These data have contributed to the existing data-set that was collected in the previous year. I have presented some of the work at the ISA annual conference in Texas (USA). This was well received and generated a good level of interest.
During this autumn, wood density data will be collected from the species to allow co-variation in trait data to be evaluated.
The project has also been boosted by some NERC funding that will allow these data to be integrated into some species selection guidance that will be published by TDAG at the end of 2017. This will significantly increase the impact of this work and ensure it reaches professionals across the green infrastructure sector.
Researcher Emma Gilmartin writes about a project supported by a grant from Fund4Trees
The lives of fungi and trees are intimately involved, but there’s more to it than mycorrhizae or mildew.
Fungal decay in the interior of tree trunks and large branches, termed heart-rot, is a natural part of tree ageing. Heart-rot and associated hollowing is ecologically essential for a range of species, including birds, several rare invertebrates and other fungi. We peer into the oldest trees in the country and see that large volumes of heartwood have decayed away leaving an outer ring of functional sapwood. These trees are hollow but not empty; indeed, they are full of life.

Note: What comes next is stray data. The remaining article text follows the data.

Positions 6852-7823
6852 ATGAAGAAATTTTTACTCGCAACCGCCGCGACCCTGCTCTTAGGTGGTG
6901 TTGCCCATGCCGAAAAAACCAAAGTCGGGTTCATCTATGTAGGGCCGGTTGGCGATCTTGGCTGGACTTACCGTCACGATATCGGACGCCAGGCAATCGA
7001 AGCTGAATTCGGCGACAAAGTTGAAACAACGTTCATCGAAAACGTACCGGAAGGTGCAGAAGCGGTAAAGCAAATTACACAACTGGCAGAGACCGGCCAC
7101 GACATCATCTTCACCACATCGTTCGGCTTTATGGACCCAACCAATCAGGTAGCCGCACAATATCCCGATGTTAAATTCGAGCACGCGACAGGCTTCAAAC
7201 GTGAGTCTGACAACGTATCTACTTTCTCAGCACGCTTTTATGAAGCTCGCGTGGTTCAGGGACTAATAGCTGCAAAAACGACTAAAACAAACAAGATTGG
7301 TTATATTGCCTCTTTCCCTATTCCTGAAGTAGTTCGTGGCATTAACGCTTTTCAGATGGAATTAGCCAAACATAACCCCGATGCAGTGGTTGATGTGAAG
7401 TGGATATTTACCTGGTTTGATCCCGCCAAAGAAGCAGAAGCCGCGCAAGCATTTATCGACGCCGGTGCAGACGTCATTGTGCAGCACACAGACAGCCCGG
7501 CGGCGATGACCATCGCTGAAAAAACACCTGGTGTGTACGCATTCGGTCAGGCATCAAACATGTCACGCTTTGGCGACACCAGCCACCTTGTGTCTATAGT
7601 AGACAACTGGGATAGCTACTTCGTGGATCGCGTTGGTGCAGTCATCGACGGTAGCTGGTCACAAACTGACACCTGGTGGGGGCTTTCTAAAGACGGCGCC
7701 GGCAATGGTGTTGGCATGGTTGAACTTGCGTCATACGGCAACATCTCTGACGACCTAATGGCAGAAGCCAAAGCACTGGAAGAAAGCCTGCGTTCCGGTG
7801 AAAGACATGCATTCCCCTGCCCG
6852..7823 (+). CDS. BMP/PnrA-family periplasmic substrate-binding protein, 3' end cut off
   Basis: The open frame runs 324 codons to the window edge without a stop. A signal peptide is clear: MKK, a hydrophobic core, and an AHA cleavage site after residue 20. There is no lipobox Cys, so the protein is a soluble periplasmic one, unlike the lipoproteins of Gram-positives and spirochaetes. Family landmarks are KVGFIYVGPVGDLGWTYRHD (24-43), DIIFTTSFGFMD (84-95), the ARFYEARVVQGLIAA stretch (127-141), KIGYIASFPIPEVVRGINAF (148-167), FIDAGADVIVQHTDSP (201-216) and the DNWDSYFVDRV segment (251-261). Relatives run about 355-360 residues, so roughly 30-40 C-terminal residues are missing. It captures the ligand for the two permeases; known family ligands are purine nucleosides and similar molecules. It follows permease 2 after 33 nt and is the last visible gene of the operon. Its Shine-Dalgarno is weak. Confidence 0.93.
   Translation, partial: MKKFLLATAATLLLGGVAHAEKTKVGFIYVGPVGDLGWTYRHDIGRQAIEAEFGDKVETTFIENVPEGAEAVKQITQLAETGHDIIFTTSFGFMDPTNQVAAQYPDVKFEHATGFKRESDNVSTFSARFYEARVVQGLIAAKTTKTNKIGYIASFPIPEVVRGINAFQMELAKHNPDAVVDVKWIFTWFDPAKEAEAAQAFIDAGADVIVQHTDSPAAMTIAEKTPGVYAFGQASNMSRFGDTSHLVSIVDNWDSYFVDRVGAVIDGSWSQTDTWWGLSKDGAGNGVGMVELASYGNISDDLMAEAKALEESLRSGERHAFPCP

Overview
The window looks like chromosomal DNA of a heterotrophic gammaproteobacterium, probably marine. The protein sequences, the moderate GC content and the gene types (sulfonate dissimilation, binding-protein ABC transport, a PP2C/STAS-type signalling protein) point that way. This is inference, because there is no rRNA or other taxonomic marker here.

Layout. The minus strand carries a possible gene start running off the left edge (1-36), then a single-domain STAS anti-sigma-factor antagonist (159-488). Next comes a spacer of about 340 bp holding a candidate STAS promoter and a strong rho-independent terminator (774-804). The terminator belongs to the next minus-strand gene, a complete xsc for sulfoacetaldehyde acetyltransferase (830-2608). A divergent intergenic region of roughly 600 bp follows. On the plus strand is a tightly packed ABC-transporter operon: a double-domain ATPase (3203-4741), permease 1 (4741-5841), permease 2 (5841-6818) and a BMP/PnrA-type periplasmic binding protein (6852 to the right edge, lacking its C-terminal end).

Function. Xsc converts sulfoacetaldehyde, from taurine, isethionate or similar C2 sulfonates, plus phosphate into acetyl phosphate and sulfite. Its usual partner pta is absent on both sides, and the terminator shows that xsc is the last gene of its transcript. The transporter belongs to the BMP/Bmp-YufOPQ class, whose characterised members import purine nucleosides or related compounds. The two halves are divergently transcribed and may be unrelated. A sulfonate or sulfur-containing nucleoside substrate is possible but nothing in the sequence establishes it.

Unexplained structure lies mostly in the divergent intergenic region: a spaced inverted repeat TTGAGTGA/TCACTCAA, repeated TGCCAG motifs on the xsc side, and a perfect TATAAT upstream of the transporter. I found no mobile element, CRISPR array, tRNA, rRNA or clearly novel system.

I’m grateful to Fund4Trees for their support of my current PhD research. Based at Cardiff University, I am beginning to explore the ecology of heart rot and associated organisms, with project partners at Natural England, The Crown Estate and City of London. Relatively little is known about heart rot, probably because forestry research and practice is focused on young trees. Though there are some ideas, we don’t know how fungi enter and establish in standing trees, how fungal communities change through time, and how this affects patterns and speed of decay.